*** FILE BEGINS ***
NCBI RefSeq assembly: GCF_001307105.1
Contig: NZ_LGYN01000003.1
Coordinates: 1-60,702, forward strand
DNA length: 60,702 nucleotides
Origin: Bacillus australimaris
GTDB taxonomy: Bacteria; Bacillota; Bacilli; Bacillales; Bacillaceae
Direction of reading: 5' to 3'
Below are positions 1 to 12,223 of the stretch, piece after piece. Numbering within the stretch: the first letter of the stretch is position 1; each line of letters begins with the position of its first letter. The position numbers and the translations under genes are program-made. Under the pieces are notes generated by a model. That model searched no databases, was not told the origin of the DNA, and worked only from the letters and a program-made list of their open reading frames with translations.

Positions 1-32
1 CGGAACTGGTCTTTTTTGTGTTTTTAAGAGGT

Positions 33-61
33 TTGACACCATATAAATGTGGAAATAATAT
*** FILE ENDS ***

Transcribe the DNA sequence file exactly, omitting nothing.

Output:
NCBI RefSeq assembly: GCF_001307105.1
Contig: NZ_LGYN01000003.1
Coordinates: 1-60,702, forward strand
DNA length: 60,702 nucleotides
Origin: Bacillus australimaris
GTDB taxonomy: Bacteria; Bacillota; Bacilli; Bacillales; Bacillaceae
Direction of reading: 5' to 3'
Below are positions 1 to 12,223 of the stretch, piece after piece. Numbering within the stretch: the first letter of the stretch is position 1; each line of letters begins with the position of its first letter. The position numbers and the translations under genes are program-made. Under the pieces are notes generated by a model. That model searched no databases, was not told the origin of the DNA, and worked only from the letters and a program-made list of their open reading frames with translations.

Positions 1-32
1 CGGAACTGGTCTTTTTTGTGTTTTTAAGAGGT

Positions 33-61
33 TTGACACCATATAAATGTGGAAATAATAT